Botanical Name: Momordica charantia
Family Name: Cucurbitaceae
Common Method of Extraction: Solvent extraction and Cold pressed method from seeds.
Parts Used: Seed
Note Classification: NA
Largest Producing Countries:
Traditional Use: The bitter gourd seed oil contains appropriate amounts of conjugated fatty acid α-eleostearic acid, which is a positional and geometric isomer of α-linolenic acid. Bitter gourd is a seasonal vegetable and is popular for its phosphorous content. The vegetable is bitter in taste and is known for purifying blood, activates spleen and liver and is very effective for diabetes. Bitter gourd seed oil contains tonic, antipyretic, antidotal, stomachic, appetizing, laxative and antibilious properties. Bitter gourd seed oil is used for treatment of atherosclerosis and diabetes. The oil is good for treating diabetes and it promotes menstruation. It is widely used to expel intestinal gas, fever, hepatitis and measles. The oil is good for the treatment of sores and wounds and it possess anti-HIV protein which is able to prevent cancer and HIV due to antiviral and antitumor properties. It is also useful to avoid vomiting. The Bitter gourd fruit is mainly used as a folk medicine for diabetes because it contains a natural hypoglycaemic or insulin like principle and that is also the reason why it is called plant insulin. It drops the blood and urine sugar levels. Bitter gourd juice made out of fresh leaves of bitter gourd is effective in the treatment for piles. It is worthy for the treatment of blood boils, scabies, itching, ring-worm, psoriasis and different other kinds of fungal diseases. The roots of the plant are good for respiratory problems and have been used from ancient times. Juice made from the leaves is good for treating alcoholism and is good to treat during the early stages of cholera and different types of diarrhoea. The antioxidants present in the bitter gourd destroy the free radicals which cause diseases like cancer and it is used as an anti-tumour and anti-carcinogenic agent and it enhances the antioxidants numbers in the body.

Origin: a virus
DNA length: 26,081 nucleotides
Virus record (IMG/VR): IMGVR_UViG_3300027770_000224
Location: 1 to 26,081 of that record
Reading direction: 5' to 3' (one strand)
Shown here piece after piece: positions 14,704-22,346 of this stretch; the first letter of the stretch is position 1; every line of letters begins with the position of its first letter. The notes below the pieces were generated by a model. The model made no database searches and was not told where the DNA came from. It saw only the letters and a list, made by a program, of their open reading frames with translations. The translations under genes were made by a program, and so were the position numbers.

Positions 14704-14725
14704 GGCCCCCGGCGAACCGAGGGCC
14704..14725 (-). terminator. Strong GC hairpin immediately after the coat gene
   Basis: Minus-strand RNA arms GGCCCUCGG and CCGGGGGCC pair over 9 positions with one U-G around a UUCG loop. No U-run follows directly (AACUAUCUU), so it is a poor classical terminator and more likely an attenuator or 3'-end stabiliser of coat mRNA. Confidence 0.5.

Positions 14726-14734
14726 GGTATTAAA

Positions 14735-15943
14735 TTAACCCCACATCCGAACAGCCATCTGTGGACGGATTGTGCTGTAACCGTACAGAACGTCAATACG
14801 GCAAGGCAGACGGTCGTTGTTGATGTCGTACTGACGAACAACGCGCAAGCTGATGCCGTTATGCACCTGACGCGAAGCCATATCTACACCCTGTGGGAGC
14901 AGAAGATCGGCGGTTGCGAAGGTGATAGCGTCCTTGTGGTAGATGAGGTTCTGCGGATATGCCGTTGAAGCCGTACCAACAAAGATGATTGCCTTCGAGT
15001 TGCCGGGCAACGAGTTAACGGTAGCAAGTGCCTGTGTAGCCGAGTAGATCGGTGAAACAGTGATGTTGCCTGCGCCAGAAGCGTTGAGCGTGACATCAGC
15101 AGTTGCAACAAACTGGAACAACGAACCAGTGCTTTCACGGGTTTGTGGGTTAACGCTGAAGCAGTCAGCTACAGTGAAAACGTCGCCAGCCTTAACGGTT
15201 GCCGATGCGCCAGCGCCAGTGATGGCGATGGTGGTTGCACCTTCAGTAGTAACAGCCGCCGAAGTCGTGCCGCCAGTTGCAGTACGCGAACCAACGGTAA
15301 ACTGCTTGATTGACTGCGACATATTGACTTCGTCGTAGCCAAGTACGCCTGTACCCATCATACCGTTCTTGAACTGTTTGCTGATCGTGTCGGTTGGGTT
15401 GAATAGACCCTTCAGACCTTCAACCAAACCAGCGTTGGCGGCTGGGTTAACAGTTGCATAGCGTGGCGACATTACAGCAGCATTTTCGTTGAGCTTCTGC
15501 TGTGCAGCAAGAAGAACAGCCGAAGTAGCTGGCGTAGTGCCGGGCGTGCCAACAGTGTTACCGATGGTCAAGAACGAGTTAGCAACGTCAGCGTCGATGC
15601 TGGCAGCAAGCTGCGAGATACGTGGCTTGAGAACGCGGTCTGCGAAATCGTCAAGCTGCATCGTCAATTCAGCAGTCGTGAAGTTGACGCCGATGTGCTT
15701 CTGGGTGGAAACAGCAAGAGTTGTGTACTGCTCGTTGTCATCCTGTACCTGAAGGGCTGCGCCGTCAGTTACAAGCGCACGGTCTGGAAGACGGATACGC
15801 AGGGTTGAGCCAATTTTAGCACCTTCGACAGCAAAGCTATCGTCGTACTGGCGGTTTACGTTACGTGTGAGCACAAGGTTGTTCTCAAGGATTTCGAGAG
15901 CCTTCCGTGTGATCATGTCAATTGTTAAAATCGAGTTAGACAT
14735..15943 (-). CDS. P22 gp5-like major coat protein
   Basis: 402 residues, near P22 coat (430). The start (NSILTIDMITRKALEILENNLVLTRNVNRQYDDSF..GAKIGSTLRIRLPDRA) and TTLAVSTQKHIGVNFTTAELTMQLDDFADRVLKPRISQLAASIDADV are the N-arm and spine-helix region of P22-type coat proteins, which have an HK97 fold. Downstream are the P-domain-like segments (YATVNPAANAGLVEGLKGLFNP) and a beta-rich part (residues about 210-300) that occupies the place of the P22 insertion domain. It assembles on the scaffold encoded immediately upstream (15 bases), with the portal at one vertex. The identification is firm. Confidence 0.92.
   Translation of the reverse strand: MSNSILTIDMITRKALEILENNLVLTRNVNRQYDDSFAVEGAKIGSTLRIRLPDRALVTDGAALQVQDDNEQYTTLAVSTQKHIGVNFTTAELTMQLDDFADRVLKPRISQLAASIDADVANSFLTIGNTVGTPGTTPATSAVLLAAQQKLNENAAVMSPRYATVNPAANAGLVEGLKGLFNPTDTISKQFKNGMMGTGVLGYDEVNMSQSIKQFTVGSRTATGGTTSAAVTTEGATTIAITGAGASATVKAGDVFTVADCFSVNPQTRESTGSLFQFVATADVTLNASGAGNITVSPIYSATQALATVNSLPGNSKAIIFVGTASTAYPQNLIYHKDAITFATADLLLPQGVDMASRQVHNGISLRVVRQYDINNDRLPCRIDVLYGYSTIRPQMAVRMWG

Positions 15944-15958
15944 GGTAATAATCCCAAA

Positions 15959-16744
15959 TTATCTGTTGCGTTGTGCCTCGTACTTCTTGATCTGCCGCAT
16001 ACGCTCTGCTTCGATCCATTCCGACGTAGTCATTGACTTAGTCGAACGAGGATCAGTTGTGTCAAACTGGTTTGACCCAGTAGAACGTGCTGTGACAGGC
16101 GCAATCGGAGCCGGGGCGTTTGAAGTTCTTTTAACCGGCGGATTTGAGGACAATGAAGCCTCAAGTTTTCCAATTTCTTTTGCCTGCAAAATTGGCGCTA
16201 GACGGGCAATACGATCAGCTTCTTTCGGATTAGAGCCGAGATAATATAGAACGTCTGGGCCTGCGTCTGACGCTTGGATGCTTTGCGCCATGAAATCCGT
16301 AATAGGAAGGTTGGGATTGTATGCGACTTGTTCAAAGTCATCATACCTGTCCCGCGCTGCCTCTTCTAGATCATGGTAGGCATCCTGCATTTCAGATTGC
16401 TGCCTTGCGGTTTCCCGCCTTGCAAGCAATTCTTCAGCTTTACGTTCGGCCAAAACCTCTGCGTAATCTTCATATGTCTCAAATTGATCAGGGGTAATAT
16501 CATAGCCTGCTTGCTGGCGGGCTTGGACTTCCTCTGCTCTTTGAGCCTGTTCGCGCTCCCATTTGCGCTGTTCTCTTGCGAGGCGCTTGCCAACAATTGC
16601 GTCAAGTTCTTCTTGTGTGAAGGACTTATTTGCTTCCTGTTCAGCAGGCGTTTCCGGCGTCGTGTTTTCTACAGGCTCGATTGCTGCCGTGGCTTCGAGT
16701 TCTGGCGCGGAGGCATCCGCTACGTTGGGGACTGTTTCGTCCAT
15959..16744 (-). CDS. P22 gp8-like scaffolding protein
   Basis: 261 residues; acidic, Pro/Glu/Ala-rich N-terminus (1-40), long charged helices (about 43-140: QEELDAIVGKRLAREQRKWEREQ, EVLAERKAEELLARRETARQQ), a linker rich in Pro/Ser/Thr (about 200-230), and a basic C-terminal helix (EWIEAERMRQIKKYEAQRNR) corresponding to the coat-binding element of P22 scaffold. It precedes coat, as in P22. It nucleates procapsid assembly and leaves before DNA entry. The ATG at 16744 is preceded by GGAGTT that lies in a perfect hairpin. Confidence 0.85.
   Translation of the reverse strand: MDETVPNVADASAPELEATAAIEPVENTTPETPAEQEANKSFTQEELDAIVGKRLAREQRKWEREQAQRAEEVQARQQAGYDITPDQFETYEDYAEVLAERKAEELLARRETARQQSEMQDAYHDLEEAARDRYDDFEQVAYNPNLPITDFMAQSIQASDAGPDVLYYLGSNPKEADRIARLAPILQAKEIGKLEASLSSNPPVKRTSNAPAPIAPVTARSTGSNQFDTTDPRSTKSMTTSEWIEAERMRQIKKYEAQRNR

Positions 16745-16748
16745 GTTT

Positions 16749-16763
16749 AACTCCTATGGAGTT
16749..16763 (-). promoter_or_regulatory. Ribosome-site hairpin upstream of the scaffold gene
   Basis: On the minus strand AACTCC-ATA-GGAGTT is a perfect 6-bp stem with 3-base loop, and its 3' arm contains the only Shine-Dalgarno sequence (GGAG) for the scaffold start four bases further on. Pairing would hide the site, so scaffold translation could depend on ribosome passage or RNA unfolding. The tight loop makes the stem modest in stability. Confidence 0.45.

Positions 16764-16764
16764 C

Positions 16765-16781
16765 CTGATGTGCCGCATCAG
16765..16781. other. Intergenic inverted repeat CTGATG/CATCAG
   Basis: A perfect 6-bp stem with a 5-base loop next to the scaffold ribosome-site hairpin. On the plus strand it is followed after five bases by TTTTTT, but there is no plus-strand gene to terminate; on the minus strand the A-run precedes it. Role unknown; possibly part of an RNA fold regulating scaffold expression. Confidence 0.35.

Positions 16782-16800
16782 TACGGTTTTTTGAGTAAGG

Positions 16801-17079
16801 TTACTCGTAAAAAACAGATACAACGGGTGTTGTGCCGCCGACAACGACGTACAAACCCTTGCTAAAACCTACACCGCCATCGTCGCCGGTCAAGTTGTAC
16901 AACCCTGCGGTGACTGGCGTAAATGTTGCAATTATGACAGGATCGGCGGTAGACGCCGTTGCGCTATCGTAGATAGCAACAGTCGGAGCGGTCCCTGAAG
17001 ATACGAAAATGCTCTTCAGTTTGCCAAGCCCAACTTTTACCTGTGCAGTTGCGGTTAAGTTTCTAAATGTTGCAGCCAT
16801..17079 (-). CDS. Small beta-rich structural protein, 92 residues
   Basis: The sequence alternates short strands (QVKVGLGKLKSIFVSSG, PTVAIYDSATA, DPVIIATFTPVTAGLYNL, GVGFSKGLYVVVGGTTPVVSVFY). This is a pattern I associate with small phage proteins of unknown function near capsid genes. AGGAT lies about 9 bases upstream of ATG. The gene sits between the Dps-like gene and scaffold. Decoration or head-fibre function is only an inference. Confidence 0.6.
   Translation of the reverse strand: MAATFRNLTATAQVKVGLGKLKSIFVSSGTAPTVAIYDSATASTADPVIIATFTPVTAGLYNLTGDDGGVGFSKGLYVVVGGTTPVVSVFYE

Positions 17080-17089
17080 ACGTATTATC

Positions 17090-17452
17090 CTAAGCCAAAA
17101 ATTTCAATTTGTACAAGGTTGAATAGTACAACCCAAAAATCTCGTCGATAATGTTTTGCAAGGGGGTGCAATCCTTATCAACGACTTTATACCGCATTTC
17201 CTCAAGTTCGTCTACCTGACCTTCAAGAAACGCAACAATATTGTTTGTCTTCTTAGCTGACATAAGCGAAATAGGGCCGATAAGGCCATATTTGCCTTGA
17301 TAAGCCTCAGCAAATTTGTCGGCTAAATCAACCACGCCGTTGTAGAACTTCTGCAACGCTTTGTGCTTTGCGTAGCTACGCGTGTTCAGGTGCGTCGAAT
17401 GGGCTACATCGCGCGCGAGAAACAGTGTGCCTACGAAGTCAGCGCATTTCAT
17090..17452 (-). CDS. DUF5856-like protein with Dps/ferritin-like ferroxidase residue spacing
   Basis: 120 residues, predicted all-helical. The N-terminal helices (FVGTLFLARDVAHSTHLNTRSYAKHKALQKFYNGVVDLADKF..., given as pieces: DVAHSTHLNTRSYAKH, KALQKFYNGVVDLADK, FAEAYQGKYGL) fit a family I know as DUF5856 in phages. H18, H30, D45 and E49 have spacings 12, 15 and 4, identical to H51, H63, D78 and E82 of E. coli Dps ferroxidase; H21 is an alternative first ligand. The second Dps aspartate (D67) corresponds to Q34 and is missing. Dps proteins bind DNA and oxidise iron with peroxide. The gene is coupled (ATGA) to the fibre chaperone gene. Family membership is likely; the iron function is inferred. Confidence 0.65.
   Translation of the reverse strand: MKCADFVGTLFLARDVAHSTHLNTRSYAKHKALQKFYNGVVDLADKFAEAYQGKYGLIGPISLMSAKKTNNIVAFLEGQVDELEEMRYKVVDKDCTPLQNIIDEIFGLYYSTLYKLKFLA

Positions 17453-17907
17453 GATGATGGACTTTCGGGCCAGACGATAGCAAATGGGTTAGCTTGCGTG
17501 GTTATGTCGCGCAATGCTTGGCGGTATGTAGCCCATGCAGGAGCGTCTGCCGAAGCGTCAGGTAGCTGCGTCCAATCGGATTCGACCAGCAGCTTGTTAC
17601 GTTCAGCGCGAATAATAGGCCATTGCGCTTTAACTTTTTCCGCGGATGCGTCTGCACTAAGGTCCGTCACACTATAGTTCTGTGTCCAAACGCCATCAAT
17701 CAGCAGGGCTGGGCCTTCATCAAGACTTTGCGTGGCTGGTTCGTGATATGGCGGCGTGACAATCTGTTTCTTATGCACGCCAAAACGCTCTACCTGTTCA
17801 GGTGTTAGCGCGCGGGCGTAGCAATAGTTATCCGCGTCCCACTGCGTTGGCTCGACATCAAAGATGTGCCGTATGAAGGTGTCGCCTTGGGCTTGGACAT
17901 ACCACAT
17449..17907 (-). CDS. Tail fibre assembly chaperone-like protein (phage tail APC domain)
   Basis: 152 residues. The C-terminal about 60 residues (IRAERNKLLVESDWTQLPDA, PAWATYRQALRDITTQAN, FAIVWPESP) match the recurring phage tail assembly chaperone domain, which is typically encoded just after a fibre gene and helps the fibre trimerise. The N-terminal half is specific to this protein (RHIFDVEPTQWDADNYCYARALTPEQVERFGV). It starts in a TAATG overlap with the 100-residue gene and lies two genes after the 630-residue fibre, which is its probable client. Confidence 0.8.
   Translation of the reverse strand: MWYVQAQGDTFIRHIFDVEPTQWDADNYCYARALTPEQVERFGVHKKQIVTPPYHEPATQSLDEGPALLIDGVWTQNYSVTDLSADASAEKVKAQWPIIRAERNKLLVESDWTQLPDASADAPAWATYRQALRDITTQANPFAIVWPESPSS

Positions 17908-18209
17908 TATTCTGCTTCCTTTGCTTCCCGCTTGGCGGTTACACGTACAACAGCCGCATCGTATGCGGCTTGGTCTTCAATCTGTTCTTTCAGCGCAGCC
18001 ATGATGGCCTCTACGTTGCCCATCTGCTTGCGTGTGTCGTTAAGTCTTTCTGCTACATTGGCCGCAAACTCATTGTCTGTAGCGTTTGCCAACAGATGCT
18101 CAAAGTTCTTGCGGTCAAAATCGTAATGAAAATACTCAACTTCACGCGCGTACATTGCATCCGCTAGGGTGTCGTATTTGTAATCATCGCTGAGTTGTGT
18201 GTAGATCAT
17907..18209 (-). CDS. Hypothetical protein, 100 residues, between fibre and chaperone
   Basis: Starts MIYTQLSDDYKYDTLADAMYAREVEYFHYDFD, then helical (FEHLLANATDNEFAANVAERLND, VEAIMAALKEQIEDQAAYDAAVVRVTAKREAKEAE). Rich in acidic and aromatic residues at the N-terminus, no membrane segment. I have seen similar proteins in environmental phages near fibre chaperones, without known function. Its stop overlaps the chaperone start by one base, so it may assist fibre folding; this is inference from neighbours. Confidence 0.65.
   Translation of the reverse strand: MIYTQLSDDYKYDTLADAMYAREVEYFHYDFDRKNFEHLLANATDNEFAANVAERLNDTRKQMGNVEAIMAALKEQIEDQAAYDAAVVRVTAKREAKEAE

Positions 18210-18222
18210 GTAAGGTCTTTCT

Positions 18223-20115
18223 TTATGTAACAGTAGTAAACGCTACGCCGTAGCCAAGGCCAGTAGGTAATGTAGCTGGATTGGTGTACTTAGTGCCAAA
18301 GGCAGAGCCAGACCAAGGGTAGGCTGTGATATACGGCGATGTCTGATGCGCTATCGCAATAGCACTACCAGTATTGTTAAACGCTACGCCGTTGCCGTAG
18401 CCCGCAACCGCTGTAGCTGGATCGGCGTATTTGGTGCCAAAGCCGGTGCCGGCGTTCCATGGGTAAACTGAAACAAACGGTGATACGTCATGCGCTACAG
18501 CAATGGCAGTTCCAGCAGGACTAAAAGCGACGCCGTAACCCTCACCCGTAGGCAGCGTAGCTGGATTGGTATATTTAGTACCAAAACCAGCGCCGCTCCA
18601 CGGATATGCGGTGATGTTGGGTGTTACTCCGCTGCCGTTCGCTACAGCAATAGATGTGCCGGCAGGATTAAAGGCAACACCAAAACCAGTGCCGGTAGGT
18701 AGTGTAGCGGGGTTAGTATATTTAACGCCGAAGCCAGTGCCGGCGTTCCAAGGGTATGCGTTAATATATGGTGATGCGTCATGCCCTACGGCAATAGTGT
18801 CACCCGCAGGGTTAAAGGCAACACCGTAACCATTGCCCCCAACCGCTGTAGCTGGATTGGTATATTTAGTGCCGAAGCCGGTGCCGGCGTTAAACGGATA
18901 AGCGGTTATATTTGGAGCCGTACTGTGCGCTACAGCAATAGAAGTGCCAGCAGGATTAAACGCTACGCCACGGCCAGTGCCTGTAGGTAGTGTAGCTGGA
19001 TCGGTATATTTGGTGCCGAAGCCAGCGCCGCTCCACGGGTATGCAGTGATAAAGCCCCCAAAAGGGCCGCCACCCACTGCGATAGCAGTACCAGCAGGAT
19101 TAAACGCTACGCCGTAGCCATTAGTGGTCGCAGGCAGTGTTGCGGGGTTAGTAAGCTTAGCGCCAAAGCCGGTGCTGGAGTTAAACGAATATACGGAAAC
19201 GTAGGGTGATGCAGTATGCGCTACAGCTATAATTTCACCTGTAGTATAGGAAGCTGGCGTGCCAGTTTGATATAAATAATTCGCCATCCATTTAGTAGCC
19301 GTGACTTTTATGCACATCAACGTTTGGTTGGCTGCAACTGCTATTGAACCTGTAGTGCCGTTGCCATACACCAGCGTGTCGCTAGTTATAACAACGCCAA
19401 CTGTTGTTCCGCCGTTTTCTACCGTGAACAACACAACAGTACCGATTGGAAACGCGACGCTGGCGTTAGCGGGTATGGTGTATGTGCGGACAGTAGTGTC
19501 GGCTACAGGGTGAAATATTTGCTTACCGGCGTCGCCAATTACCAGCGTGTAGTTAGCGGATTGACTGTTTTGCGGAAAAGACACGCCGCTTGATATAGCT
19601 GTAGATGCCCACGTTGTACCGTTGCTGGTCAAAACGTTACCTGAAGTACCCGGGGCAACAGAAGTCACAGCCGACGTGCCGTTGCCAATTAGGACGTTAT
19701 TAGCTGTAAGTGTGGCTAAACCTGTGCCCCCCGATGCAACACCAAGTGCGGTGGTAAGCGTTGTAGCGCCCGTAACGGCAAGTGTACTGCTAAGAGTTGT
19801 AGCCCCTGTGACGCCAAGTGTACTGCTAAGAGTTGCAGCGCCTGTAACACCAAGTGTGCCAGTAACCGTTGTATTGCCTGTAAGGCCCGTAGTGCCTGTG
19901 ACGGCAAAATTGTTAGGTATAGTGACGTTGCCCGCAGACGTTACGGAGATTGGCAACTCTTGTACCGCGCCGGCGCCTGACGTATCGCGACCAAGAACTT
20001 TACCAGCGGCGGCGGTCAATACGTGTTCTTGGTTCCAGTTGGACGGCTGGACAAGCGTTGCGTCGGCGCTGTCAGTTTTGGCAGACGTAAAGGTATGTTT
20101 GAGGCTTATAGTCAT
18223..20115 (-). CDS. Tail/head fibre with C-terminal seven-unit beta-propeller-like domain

Blends well With: Carrier oils
Of Interest: Bitter gourd originated in India and was later introduced to China in the 14th century. It was brought to Brazil from Africa through slave trade. Bitter gourd and its oil are widely used in East Asian, South Asia and Southeast Asian cuisines. In Turkey, it is commonly used to calm stomach disorders, ulcers, constipation, ulcer, water retention and bloating. In India, bitter gourd plant is used in the Ayurvedic branch of medicine to manage diabetes, balance hormones, treat skin disorders, and treat constipation and stomach disorder. Biter gourd acts as cough suppressant and prevents respiratory ailments. Bitter gourd is used for cooking in Asia and has been in use for more than hundreds of years to treat different ailments in countries like Brazil, Cuba, China, India, Haiti, Malaysia, Ghana, Panama, Mexico, Peru and Nicaragua. Indians, Chinese and Japanese add bitter gourd to stir fries for enhancing digestive health. The other common names by bitter gourd is known are karela, Balsam Pear, Squash, bitter melon, melao de sao caetano, papailla, bittergourd, a’jayib almaasi, sorosi, balsam apple, assorossie, balsam pear, ejinrin gule khandan, salsamino, pava-aki, sorci, sorossie,sorossi, sorossies, peria laut, pare, peria bitter squash, chin li chih, karela, fu-kua, k’u kua kurela, ku gua, kor-kuey and lai p’u t’ao.
Safety Data: Bitter gourd seed oil should not be used by pregnant women because it can induce bleeding and contractions which leads to miscarriage. It is always better to consult a doctor before using the oil.